Live: Alabama Shakes Reintroduce Themselves To New York

alabamashakes_december10.jpg
Benjamin Lozovsky
Alabama Shakes
Lakeside Lounge
Friday, December 10

Better than: Alabama (the band and the state).

The banks of the Mississippi swell and contract in a brutally accelerated pace, not unlike the current cycle of Internet-fueled indie stardom. Channeling the bona fide heart of that fertile waterway's musical heritage, Alabama Shakes have ridden the rapid storm swell; several notable performances at CMJ this past fall placed the group at the center of the discussion on rising talent, landing them an in-studio performance at NPR, an unexpected nod from Paste as the best new band of 2011, and now a recording contract with ATO Records. Hardly two months after settling in the minds of listeners and finding an audience outside of sleepy Athens, Alabama, they returned to New York last week, performing two sold-out shows at Mercury Lounge and even larger venue Brooklyn Bowl.

As great as those shows most probably were, it must have been infinitely more of a treat to see Alabama Shakes tear down the East Village's Lakeside Lounge Saturday evening. Announced by the band hours before, the impromptu free gig at the long-standing Alphabet City dive bar was an iconic slice of discovery and comforting ambience. Which, coincidentally, could also neatly sum up the band's musical approach.

Largely based around simplicity and earnestness, the vintage hue of Alabama Shakes' music is immediately apparent. The economic yet blatantly memorable licks of CCR and the declamatory sizzle of Wilson Pickett are present. Other alt-country and soul revival bands have had success with similar elements, but those bands lack the powerhouse, show-stopping roar of Shakes frontwoman Brittney Howard. At the center of the band, the lead singer and guitarist's howl is as delicate as it is penetrating. She's often compared to other soul mamas like Janis Joplin and Tina Turner, but Howard bleeds more Otis Redding than anything else. Her rollercoaster-like delivery makes her vocal melodies themselves lyrical—they tell stories and convey eternal truths, beyond even the plaintive narratives embedded in her words.

Lakeside was an ideal setting for discovering Howard and the band's charm. Filled far beyond capacity, audience members stood on benches and chairs to get a view of the quintet in the bar's dimly lit back area; some who couldn't fit in even watched along through the venue's fogged-up glass windows from the street. Evoking the complexion of the delta in a dingy venue tucked away steps from the junkies and gutter punks of Tompkins Square Park, Howard led the band through its entire 12-song catalogue. Launching almost timidly into the microphone-bleeding groove of "Hold On," the single from their eponymous debut EP, the performance started with a mellow, early-matinee bend. It smartly allowed for growth, though, as the volume and pace of the music only increased as the band continued. By the time the band arrived at the clamor and uptempo swagger of "Hurricane Strut," filled with smoothly stabbing solos from lead guitarist Heath Fogg, the crowd had moved from static smiles to shut-eyed hip shaking.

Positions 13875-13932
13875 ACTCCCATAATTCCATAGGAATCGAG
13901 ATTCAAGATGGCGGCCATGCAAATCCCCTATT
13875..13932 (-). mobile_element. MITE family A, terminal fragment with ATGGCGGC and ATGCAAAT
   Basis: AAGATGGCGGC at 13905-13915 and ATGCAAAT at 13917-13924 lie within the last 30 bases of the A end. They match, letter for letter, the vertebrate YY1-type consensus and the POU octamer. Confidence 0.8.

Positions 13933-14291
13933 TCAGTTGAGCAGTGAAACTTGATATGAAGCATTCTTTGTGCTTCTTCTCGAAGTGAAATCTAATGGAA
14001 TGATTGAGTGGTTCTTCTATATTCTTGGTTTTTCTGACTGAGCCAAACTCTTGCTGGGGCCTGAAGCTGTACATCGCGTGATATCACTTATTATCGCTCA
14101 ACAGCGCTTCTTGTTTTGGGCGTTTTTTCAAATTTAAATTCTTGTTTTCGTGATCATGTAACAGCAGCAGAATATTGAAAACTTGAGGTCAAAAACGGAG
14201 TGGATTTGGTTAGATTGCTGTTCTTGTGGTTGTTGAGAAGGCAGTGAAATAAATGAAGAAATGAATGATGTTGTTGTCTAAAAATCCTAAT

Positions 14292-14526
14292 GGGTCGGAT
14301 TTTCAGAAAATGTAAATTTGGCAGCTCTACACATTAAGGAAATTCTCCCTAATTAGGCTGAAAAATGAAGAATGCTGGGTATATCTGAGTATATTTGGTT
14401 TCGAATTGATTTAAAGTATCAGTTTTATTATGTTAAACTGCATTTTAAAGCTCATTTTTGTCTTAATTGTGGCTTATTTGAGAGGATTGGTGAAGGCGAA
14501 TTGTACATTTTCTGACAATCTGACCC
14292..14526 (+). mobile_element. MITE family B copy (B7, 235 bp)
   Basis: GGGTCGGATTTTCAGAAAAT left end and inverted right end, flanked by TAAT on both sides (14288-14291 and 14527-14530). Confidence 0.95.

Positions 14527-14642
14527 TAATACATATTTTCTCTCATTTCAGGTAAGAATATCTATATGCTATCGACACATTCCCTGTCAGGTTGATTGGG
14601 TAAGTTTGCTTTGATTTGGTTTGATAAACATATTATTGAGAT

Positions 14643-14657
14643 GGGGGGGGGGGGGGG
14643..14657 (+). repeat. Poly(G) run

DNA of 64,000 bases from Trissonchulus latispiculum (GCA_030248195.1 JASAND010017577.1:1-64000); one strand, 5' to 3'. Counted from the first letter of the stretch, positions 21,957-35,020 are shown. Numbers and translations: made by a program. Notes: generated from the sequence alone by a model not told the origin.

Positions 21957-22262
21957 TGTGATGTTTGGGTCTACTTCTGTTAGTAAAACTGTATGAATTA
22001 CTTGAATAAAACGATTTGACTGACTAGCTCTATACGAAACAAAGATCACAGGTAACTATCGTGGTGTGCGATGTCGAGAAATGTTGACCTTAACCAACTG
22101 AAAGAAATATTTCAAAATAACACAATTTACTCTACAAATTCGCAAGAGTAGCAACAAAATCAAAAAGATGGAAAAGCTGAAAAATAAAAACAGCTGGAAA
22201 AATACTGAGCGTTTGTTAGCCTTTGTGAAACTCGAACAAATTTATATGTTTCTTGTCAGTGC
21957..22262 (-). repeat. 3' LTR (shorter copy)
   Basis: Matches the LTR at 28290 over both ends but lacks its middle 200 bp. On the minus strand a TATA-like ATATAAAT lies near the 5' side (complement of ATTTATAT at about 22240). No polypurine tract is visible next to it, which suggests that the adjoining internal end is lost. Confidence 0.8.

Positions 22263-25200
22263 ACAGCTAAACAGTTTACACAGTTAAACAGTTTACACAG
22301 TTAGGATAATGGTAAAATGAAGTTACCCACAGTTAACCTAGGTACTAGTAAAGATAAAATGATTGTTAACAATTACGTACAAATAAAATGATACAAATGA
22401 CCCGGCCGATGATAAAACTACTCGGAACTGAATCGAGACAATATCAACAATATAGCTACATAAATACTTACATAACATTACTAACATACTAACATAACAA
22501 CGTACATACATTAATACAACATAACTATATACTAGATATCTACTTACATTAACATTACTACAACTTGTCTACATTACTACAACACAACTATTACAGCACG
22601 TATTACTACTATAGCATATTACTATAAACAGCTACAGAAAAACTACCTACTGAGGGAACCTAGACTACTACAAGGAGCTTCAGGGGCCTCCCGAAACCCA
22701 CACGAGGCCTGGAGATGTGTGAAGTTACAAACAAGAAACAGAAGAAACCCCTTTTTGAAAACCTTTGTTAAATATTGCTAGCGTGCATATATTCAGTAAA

Despite the comforting nature of the music, Alabama Shakes weren't concerned with just reliving a specific past glory. Interspersed within the double stop chords and clanking piano lines were bassy synth rumbles, mucked up noise, and spaced out tremolo outbreaks that seemed more akin to No-wave revivalists than Muscle Shoals proponents. The crisp time keeping of Steve Johnson coupled with the lead-like bass riffs of Zac Cockrell framed the guitar interplay between Howard and Fogg. That exchange was almost art punk in nature—a Verlaine and Lloyd-like dialogue, superficially ramshackle yet full of prowess, stewed up with collard greens and sweet yams.

Howard's stage persona was as much of a throwback as some of the band's music. Speaking in a hushed, wide-eyed yet authoritative tone, she came off as that universally wis, even as she acknowledged her supposed ignorance toward life in the big city and the folk who populate it. Nevertheless, she declared: "Y'all seem alright."

It was an endearing routine, even if it felt a bit like just that. After the recent media blitz, you might expect some of the elitism and worldliness of a band selling out shows in London long before the start of a European tour to emerge. Whether it has or not, the obvious honesty and graciousness of the Shakes' soulful spirit was the most lasting impression. In a strange and intimidating megacity full of strangers, Howard sang with conviction, in heart-tugging ballad of the same name, that "You Ain't Alone."

Critical bias: According to whoever does ads for the jewelry store Zales, the bluesy, dirty-south rock of bands like Alabama Shakes and The Black Keys make the perfect soundtrack for purchasing conflict diamonds.

Overheard: Audience member to band: "Play one more!" Howard in response: "We don't know one more! We came sorely unprepared."

Random notebook dump: Bassist Zac Cockrell had a cherubic charm and a brimming smile that never let up. I'd love to get on that guy's level, but it might take a lot of nitrous.

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